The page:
Why you should care
Because choosing the least of all evils is an important choice too.
Beth Van Duyne has served as mayor of Irving, Texas, since 2011.
A famous American theologian once said, “God grant me the serenity to accept the things I cannot change, courage to change the things I can and wisdom to know the difference.” Over the course of this presidential election cycle, I have repeatedly needed to come back to this quote and take comfort in its simplicity. Neither of the candidates I supported, Carly Fiorina and Ted Cruz, were able to become the Republican Party nominee. So I accepted something I could not change.
Throughout Donald Trump’s candidacy, I’ve had many face-to-palm moments over things he said, facts he butchered, manners he lacked and cringeworthy revelations about his past. Am I disgusted by what Trump has said about women? Yes. Do I agree that he’s the best we Republicans have to offer? No. Will I be voting for him? Absolutely.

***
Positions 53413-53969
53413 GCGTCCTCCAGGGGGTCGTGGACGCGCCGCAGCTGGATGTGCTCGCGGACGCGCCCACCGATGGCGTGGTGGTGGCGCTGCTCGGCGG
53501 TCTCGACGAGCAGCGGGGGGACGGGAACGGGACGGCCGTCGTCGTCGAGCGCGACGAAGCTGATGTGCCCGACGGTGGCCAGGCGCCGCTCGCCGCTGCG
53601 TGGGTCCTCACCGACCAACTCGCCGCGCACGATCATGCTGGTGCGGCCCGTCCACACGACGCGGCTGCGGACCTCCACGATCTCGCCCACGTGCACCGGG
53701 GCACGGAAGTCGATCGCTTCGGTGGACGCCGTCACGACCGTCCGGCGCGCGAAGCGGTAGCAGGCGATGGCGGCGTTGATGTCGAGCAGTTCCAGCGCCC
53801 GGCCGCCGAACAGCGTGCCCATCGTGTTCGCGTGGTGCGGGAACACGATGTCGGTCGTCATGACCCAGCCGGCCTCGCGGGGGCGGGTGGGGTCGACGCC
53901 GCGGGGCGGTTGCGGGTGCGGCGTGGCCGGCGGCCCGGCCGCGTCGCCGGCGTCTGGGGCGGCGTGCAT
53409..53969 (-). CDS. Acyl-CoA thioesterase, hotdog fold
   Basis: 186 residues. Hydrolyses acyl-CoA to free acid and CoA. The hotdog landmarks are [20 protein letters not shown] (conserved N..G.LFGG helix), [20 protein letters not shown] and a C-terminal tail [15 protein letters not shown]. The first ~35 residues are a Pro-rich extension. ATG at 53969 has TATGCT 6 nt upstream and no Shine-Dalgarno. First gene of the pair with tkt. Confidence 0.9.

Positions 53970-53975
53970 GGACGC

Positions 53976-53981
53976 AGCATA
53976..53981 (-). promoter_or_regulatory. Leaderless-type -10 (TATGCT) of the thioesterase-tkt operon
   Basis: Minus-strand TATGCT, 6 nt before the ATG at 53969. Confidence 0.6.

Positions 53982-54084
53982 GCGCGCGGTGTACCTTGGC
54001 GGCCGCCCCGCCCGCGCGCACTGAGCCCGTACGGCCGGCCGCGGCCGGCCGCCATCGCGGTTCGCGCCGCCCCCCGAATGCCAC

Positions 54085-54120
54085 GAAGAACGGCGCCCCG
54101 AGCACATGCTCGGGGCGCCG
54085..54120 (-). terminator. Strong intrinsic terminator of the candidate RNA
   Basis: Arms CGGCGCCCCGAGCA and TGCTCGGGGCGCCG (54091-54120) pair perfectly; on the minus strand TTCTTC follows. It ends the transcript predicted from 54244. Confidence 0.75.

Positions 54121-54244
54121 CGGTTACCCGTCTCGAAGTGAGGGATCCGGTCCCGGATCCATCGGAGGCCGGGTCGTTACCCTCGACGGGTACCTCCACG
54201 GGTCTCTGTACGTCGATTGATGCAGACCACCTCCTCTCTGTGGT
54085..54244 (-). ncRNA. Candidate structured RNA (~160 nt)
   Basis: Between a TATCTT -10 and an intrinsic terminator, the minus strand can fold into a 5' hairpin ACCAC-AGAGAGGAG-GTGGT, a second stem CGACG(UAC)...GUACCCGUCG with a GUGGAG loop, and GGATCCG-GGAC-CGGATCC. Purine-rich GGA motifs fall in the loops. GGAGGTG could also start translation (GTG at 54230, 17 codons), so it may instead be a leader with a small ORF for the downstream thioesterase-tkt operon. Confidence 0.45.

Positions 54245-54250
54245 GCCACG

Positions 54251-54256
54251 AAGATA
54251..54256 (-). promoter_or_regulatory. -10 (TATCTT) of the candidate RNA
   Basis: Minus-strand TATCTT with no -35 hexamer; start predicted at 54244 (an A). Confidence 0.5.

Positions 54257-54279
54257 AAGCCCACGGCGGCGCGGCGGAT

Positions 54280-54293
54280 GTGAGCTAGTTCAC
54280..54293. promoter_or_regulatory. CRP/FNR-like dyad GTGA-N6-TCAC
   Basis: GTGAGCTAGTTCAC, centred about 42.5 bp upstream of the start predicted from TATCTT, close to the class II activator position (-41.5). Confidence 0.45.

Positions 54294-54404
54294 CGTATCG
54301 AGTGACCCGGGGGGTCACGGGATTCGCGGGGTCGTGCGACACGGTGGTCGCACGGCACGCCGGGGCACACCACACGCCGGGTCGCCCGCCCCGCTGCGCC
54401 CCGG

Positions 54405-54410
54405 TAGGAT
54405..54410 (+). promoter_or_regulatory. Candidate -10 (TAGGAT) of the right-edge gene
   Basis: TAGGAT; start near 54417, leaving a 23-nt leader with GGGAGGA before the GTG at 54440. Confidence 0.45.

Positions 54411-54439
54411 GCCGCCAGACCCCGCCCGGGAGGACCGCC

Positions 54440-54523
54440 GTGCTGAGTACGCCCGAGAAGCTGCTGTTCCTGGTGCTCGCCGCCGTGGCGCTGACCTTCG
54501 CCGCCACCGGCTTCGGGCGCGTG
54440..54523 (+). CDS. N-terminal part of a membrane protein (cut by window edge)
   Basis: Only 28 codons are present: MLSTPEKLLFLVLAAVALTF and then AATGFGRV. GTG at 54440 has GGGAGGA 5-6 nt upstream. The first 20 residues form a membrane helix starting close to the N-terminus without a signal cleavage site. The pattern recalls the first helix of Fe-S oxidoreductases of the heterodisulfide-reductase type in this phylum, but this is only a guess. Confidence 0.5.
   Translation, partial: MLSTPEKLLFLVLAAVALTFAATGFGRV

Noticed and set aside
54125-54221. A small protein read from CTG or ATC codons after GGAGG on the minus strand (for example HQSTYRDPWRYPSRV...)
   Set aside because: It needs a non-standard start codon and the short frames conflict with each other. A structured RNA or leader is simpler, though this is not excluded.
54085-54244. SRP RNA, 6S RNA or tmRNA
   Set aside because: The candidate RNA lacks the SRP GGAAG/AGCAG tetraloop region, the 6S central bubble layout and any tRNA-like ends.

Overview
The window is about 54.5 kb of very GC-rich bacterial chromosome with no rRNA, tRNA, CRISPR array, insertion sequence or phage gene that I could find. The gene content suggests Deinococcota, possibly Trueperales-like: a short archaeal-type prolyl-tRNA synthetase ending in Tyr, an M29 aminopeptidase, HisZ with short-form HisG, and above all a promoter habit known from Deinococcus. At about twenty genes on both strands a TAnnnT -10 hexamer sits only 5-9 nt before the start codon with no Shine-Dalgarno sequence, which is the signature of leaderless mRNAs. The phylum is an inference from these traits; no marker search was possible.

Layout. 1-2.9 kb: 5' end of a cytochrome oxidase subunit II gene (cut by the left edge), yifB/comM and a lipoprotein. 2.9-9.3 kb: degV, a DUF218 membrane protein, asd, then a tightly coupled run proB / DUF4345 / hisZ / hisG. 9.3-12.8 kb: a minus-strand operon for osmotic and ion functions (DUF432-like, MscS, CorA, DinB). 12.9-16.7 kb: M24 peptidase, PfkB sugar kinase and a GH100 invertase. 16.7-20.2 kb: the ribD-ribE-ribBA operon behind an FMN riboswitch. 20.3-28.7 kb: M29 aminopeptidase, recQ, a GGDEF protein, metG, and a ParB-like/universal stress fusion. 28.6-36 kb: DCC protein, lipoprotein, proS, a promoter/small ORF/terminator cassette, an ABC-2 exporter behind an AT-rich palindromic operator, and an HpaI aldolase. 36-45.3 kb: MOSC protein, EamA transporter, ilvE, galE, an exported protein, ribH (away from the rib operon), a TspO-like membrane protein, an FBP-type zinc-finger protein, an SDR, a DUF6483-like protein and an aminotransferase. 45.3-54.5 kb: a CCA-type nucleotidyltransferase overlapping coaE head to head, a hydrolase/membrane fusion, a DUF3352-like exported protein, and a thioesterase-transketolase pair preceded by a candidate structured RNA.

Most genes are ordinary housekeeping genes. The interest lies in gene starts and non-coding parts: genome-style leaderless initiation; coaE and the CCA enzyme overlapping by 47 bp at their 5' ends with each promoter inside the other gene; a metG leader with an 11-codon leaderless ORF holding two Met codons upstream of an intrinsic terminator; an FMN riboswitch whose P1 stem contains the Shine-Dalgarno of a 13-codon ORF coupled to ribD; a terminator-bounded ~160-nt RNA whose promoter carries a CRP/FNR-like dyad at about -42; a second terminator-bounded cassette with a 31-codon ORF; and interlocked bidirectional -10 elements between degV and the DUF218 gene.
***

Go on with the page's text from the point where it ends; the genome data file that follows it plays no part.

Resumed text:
Writing this op-ed is my attempt to muster the courage to change the things that I can — by explaining why Donald Trump will be a better president than Hillary Clinton.
This election is no longer about picking the best candidate, but choosing the one who will do the least damage. At the end of the day, I’m comparing Trump to Clinton, not to God. To that end, I am much less offended by an egotistical vulgarian than by an official whose Department of State ignored pleas of an American ambassador about to be killed, who brags about raising taxes on American businesses while her foundation collects millions of dollars from foreign governments, antagonizes race relations while undermining police departments across the country, risks our national security for her own convenience or seemingly nefarious purposes and defends her mistakes as not knowing any better while running on a campaign of experience. When trying to determine which of these two will do the least damage, there is simply no comparison — and that is where we need the wisdom to know the difference.
Make no mistake: Trump’s blunders were deeply insulting and cost him millions. Clinton’s, however, cost American lives and will undoubtedly continue to do so if elected.